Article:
Predictive Modeling Applications in Actuarial Science
 Volume 1
 Introduction
 Predictive Modeling Foundations
 Predictive Modeling Methods
 Bayesian and Mixed Modeling
 Longitudinal Modeling
 Volume 2
 Generalized Linear Model
 Extensions of the Generalized Linear Model
 Unsupervised Predictive Modeling Methods

Applications on Current Problems in Actuarial Science
 Chapter 8  The Predictive Distribution of Loss Reserve Estimates over a Finite Time Horizon
 Chapter 9  Finite Mixture Model and Workersâ€™ Compensation LargeLoss Regression Analysis
 Chapter 10  A Framework for Managing Claim Escalation Using Predictive Modeling
 Chapter 11  Predictive Modeling for UsageBased Auto Insurance
Chapter 20  Transition Modeling
Authors
Bruce Jones  University of Western Ontario
jones@stats.uwo.ca
Weijia Wu  University of Western Ontario
Chapter Preview
This chapter provides an introduction to transition modeling. To understand what this is, consider a situation where an individual or entity is, at any time, in one of several states and may from time to time move from one state to another. The state may, for example, indicate the health status of an individual, the status of an individual under the terms of an insurance policy, or even the "state" of the economy. The changes of state are called transitions. There is often uncertainty associated with how much time will be spent in each state and which state will be entered upon each transition.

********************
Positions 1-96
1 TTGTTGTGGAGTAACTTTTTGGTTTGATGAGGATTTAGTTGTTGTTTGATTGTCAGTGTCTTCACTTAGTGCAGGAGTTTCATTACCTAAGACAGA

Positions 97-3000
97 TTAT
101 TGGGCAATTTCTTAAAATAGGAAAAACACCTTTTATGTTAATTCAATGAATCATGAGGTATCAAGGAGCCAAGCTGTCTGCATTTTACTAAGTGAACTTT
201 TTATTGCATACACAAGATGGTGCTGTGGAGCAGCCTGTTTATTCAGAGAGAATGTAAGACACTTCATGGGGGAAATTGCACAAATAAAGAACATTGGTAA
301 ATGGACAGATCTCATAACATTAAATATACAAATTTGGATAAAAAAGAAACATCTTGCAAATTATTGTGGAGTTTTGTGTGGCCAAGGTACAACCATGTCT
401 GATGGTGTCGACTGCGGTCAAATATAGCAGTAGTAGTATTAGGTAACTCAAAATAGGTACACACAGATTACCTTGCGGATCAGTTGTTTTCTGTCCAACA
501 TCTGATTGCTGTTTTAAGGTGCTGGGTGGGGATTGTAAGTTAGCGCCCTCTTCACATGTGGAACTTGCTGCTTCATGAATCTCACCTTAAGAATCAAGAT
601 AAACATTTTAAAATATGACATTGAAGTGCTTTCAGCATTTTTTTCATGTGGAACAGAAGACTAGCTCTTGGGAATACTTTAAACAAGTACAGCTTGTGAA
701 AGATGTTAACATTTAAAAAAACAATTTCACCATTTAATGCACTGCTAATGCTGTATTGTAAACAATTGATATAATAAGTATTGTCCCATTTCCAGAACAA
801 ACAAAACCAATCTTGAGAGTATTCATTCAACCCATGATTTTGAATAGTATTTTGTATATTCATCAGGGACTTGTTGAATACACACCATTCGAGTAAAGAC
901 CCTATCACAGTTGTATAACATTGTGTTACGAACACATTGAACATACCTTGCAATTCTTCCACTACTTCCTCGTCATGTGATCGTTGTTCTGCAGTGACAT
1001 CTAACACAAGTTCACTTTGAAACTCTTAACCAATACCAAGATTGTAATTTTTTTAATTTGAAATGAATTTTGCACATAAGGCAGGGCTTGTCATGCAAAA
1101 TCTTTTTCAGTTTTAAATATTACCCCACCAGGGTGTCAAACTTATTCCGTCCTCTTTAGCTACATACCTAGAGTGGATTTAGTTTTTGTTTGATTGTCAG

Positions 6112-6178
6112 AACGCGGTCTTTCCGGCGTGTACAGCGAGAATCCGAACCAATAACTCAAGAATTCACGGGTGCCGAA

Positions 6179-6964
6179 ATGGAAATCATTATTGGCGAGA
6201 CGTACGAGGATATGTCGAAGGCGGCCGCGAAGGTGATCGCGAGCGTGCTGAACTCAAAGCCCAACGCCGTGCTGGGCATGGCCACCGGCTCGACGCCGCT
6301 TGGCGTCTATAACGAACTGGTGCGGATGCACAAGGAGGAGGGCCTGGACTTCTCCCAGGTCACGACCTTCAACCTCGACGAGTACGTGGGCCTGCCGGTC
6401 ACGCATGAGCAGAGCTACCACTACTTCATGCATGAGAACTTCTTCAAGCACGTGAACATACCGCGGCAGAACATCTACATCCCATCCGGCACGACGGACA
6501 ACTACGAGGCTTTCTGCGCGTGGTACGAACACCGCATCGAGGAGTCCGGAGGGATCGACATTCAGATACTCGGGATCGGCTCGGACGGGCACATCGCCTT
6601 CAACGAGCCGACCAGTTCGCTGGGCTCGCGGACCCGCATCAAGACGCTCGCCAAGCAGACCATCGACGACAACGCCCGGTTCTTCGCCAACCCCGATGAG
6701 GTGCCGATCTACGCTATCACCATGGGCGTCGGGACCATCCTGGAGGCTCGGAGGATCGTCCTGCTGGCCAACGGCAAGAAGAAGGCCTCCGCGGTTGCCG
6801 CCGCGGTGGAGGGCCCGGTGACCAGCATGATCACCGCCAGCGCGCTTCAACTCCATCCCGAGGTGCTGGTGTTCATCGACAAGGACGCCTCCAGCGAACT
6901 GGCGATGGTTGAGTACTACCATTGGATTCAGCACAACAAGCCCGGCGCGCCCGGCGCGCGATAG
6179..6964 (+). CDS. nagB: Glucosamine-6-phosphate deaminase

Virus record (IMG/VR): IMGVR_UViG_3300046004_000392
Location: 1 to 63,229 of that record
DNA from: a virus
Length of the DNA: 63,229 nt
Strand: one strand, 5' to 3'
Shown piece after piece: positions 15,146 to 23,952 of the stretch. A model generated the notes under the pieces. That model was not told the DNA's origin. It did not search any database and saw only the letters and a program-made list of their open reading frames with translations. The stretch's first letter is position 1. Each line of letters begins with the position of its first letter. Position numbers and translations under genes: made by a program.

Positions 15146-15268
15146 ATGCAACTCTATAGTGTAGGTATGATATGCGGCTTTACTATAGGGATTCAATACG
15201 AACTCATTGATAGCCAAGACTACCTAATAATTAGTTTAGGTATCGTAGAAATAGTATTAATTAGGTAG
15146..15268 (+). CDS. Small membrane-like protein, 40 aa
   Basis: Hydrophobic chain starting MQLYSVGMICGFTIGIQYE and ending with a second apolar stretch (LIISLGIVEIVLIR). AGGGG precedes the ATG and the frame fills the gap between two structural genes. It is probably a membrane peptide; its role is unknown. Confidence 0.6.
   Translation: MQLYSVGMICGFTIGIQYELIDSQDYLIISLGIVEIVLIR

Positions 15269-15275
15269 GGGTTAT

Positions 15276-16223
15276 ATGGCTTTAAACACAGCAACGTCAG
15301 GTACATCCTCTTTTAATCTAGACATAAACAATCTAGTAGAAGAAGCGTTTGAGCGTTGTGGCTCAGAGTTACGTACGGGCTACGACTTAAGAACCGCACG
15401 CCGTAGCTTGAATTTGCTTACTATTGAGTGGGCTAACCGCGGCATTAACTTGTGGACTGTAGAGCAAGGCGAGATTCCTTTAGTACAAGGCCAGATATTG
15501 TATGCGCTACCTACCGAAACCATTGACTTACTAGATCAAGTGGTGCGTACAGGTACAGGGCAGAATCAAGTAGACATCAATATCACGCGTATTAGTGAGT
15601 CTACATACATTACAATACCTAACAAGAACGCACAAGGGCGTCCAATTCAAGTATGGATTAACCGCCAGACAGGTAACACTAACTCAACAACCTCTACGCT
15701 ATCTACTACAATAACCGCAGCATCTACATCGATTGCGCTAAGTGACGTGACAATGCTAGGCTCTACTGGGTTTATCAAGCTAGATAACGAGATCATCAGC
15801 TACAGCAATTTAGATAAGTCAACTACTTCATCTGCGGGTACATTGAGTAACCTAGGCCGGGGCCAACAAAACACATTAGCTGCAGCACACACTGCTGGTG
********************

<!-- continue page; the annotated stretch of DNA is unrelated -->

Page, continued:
This uncertainty can be modeled using a multistate stochastic model. Such a model may be described in terms of the rates of transition from one state to another. Transition modeling involves the estimation of these rates from data.
Actuaries often work with contracts involving several states and financial implications associated with presence in a state or transition between states. A life insurance policy is a simple example. A multistate stochastic model provides a valuable tool to help the actuary analyze the cash ow structure of a given contract. Transition modeling is essential to the creation of this tool.
This chapter is intended for practitioners, actuaries or analysts who are faced with a multistate setup and need to estimate the rates of transition from available data. The assumed knowledge is minimal, only basic probability and statistics as well as life contingencies.
Following a discussion of some relevant actuarial applications in Section 20.1, this chapter gives a brief introduction to multistate stochastic models in Section 20.2. We follow the notation, terminology, and approach of (Dickson et al., 2009, chapter 8). While our introduction is intended to stand on its own, the reader is encouraged to consult Dickson et al. (2009) for a more detailed presentation. Once multistate models have been introduced, we discuss how to estimate the rates of transition under different assumptions about the model and the data. This is presented in Sections 20.3 and 20.4.